Nigel Farage dubbed his newest European Parliament group recruit a saviour despite the Polish MEP Robert Iwaszkiewicz having made a flippant remark about Hitler and domestic violence.
The Ukip leader's eurosceptic bloc, Europe of Freedom and Direct Democracy, collapsed on Thursday with the departure of Latvian MEP Iveta Grigule.
As groups need MEPs from seven different EU countries to operate legitimately, the EFDD group was at risk of missing out on £1 million in funding and the chance to make speeches on the parliament floor until Mr Iwaszkiewicz joined the group yesterday.
The right-wing MEP, from the Congress of the New Right (KNP), said that beating women "helps bring wives back to Earth" but dismissed his public remarks as "ironic" and not to be taken literally.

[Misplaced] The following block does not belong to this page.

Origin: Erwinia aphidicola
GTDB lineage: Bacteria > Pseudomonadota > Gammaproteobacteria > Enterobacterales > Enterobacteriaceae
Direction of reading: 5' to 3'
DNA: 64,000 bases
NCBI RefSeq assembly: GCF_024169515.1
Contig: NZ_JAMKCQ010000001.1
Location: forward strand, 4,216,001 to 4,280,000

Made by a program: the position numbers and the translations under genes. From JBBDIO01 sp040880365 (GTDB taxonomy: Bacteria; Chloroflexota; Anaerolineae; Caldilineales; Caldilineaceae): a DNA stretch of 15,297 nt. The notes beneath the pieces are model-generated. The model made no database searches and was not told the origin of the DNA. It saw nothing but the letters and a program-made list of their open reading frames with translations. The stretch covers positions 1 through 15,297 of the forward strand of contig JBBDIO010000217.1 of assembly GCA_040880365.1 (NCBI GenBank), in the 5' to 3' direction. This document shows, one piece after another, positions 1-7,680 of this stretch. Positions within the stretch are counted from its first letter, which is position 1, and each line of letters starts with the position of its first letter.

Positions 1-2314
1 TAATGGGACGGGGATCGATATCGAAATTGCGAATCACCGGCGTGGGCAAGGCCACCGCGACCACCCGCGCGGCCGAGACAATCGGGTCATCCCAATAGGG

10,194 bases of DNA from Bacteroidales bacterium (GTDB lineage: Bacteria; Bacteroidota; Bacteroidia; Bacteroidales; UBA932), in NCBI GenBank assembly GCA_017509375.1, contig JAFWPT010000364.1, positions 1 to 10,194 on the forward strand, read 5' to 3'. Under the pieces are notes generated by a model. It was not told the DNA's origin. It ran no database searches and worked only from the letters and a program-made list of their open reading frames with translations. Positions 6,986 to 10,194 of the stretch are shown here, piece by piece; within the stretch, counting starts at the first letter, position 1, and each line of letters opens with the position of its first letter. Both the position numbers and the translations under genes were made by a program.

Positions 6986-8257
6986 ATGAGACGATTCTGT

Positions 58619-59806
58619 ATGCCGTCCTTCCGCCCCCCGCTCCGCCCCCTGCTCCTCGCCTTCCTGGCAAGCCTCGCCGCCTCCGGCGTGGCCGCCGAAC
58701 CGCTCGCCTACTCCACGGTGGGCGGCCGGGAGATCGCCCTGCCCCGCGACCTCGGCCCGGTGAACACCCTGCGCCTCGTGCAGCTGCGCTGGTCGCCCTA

Speaking from Strasbourg today to Radio 4, Mr Farage said: “I think that particular comment was a joke – I have found nothing in this guy’s background to suggest he is a political extremist at all – he has joined our group to save us.”
He also mentioned that he has yet to meet or speak to Mr Iwaszkiewicz.
Mr Farage added: “Do we cast Ukip into the outer darkness of an unattached group? Or do a deal with a known prominent extremist in Europe? I would not do that deal."
KNP founder Janusz Korwin-Mikke was fined last month for using racist language at a debate. He has also caused outrage with comments on the Holocaust and disagreeing with women's right to vote.
He also reportedly claimed that Hitler would be acquitted from court today as he probably had no idea that the Nazis were waging atrocities on Jewish people across Europe.
A Polish journalist said of the KNP: "It is formed by gentlemen whose views even in Poland are considered very strange."
Ukip - which makes up half of EFDD with 24 out of 48 members, accused "federalist" parties of pressuring speaker Ms Grigule to leave the group, but these allegations have been denied.
Ms Grigule said she left EFDD as she disagreed with Mr Farage's overpowering leadership and the mistreatment of the group by parliamentary authorities.